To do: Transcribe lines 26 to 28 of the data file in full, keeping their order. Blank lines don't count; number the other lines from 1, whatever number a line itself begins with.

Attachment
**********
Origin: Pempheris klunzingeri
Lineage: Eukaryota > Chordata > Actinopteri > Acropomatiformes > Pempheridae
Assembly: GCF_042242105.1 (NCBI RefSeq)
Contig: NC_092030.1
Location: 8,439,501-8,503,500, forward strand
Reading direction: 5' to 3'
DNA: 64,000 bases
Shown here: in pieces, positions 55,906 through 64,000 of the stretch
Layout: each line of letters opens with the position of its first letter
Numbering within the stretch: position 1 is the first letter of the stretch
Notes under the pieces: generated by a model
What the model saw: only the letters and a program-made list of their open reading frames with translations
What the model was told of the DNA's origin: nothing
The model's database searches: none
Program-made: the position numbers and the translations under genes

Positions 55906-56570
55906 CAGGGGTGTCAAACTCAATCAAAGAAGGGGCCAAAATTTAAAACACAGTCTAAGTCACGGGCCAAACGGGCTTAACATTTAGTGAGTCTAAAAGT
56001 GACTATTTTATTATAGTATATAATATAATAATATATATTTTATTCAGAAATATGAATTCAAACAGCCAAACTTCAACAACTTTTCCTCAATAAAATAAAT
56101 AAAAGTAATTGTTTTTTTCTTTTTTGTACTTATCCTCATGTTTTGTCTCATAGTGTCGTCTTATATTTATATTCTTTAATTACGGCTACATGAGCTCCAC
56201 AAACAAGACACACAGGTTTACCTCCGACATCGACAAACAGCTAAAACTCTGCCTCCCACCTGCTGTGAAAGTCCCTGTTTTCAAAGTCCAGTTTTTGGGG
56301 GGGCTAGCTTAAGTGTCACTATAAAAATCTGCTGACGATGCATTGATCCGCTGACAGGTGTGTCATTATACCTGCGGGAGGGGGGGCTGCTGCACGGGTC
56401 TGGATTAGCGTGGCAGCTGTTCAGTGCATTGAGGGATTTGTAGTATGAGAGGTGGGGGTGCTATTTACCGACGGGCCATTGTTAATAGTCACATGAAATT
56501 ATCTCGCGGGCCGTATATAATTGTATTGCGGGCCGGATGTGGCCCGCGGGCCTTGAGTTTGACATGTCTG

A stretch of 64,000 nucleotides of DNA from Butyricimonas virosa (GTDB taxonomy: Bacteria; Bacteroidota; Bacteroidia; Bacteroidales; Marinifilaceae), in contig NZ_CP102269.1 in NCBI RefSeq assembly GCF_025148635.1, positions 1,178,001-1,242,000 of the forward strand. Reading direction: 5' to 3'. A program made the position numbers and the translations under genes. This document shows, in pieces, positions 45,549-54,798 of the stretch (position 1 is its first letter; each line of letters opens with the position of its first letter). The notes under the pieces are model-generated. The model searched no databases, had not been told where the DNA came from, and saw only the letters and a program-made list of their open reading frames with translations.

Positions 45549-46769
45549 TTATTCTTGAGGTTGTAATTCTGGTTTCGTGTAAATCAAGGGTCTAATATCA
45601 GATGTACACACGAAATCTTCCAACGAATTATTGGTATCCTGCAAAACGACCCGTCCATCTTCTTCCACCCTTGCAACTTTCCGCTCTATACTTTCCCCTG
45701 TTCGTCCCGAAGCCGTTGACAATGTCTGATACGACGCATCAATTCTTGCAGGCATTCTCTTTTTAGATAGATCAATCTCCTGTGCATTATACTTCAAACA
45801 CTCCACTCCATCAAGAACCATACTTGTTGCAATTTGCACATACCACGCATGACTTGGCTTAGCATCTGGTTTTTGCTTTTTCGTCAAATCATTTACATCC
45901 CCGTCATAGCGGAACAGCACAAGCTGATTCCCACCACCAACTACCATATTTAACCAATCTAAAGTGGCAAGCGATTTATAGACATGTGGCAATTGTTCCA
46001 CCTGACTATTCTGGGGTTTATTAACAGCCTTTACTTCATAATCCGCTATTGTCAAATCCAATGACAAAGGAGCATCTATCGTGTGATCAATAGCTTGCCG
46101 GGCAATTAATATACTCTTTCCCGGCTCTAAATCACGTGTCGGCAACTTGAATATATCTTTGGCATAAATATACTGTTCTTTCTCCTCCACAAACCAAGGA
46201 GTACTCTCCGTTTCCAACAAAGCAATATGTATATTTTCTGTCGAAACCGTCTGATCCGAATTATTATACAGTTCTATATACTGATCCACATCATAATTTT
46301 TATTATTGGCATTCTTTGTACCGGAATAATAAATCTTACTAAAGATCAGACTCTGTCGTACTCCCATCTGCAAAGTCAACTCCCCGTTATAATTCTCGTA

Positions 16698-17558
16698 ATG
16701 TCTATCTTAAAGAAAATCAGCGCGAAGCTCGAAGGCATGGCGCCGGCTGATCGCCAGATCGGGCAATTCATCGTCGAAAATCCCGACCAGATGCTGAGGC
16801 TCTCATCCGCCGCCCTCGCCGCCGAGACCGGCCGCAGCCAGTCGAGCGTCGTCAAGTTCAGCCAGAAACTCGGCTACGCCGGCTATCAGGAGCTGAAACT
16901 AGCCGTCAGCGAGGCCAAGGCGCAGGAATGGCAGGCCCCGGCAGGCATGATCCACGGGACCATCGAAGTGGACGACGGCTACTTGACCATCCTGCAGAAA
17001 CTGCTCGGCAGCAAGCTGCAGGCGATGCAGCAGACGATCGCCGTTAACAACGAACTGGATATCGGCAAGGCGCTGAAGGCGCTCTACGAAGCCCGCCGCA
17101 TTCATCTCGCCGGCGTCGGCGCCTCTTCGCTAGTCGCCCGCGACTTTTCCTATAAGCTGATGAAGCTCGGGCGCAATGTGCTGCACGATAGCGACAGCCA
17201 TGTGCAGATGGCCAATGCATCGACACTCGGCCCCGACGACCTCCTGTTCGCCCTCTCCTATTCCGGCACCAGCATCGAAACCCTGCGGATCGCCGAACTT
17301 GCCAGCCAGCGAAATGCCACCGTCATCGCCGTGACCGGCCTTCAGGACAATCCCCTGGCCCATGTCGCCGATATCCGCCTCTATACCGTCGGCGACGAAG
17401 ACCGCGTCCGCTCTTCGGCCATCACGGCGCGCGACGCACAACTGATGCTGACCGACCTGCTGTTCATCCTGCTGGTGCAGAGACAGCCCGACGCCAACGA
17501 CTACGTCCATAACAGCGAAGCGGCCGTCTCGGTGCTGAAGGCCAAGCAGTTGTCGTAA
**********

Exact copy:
45549 TTATTCTTGAGGTTGTAATTCTGGTTTCGTGTAAATCAAGGGTCTAATATCA
45601 GATGTACACACGAAATCTTCCAACGAATTATTGGTATCCTGCAAAACGACCCGTCCATCTTCTTCCACCCTTGCAACTTTCCGCTCTATACTTTCCCCTG
45701 TTCGTCCCGAAGCCGTTGACAATGTCTGATACGACGCATCAATTCTTGCAGGCATTCTCTTTTTAGATAGATCAATCTCCTGTGCATTATACTTCAAACA